Consider the following scenario:
Suppose your deductible amount is $2,000. In this case, the roofing company might submit an invoice of $15,000 to your insurance provider. However, the invoice sent directly to you will be for $13,000. This approach allows them to absorb your deductible illegally under the guise of a kind favor.
Sadly, this is only one of many deceptive tactics roofing companies will use to cover your insurance deductible.
The bottom line is that it is illegal to make false claims to an insurance company.
A reputable roofing company will not claim to cover your deductible because this practice could have negative legal implications for a business owner.
A business owner not only risks losing their company but may also encounter fines and/or imprisonment. While this practice might yield short-term gains, the financial details often become unclear, leading to business failure—sometimes before legal consequences arise.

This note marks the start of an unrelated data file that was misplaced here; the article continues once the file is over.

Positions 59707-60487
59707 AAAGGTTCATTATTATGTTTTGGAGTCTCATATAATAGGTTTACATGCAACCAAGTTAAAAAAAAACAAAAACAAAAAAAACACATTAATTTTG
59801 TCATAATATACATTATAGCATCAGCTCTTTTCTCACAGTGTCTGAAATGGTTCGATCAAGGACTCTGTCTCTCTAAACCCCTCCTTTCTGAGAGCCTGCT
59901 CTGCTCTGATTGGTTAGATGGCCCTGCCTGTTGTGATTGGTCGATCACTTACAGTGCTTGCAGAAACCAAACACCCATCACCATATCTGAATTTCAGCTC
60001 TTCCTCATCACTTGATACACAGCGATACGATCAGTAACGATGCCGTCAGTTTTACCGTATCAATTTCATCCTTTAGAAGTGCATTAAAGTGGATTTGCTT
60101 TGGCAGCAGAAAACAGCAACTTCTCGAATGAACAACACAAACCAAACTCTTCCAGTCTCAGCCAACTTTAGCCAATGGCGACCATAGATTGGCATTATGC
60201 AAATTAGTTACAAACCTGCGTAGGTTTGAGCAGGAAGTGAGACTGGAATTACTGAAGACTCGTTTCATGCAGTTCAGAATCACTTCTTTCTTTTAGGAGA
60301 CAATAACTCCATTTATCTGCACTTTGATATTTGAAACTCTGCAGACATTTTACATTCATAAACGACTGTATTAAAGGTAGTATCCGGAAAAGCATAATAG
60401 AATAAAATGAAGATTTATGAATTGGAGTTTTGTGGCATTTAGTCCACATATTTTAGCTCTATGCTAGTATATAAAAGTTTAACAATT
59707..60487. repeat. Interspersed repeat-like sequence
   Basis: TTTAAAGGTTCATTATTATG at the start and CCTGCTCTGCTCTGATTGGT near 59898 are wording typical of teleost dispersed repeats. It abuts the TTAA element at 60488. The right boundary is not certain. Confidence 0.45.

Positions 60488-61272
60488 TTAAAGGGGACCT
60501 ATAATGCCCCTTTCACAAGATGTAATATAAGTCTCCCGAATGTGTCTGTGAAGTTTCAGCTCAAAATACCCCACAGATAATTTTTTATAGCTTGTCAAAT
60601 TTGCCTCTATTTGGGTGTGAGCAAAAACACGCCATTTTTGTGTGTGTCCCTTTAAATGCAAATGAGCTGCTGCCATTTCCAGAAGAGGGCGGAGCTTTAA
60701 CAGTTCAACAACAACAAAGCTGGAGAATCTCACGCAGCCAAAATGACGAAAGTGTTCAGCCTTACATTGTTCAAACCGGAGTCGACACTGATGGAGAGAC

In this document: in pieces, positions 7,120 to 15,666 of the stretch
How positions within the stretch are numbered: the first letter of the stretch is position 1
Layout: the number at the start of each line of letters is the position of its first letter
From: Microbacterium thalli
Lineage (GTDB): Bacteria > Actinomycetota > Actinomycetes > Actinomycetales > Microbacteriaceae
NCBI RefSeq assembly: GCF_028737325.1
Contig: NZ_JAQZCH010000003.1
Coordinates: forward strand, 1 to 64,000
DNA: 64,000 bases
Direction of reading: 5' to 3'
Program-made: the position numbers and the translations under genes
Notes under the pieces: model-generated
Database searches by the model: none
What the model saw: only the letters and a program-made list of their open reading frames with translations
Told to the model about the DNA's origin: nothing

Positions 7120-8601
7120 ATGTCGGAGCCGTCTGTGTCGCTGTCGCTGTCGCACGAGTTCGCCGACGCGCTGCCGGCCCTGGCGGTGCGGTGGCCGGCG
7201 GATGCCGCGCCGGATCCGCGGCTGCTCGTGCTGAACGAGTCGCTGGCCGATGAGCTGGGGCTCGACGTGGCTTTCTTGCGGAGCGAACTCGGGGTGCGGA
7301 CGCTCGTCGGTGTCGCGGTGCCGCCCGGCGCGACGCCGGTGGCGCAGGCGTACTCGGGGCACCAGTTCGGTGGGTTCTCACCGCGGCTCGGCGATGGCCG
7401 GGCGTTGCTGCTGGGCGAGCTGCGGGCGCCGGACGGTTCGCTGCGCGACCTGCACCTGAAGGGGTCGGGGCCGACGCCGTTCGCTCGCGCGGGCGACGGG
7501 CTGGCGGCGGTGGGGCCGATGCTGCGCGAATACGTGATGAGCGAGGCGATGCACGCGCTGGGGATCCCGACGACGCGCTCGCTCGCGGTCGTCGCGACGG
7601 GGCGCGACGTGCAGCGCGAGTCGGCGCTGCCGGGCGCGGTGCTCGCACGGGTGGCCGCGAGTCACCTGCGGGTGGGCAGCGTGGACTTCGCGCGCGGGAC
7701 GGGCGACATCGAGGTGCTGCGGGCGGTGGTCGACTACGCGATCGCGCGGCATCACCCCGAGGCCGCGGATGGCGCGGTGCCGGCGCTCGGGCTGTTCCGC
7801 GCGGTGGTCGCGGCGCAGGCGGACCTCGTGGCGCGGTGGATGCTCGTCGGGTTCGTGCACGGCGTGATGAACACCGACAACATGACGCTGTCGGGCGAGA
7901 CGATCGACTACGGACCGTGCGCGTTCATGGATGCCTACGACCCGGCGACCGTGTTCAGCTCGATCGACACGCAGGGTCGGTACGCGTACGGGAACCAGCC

It can be difficult enough to compare roofing contractors without the added concern that your roofer is involved in unscrupulous dealings. Not only should this raise concern for them as a business owner, but it may also speak volumes about the quality of the work they deliver you.
What Does “Eating” a Deductible Say About A Roofing Company?
Although the cost may play a role for you in choosing a roofing contractor, trust is equally as important in making your decision. While it may seem like a roofing contractor is covering your deductible to be helpful, it can also be a sign that they may not be trustworthy.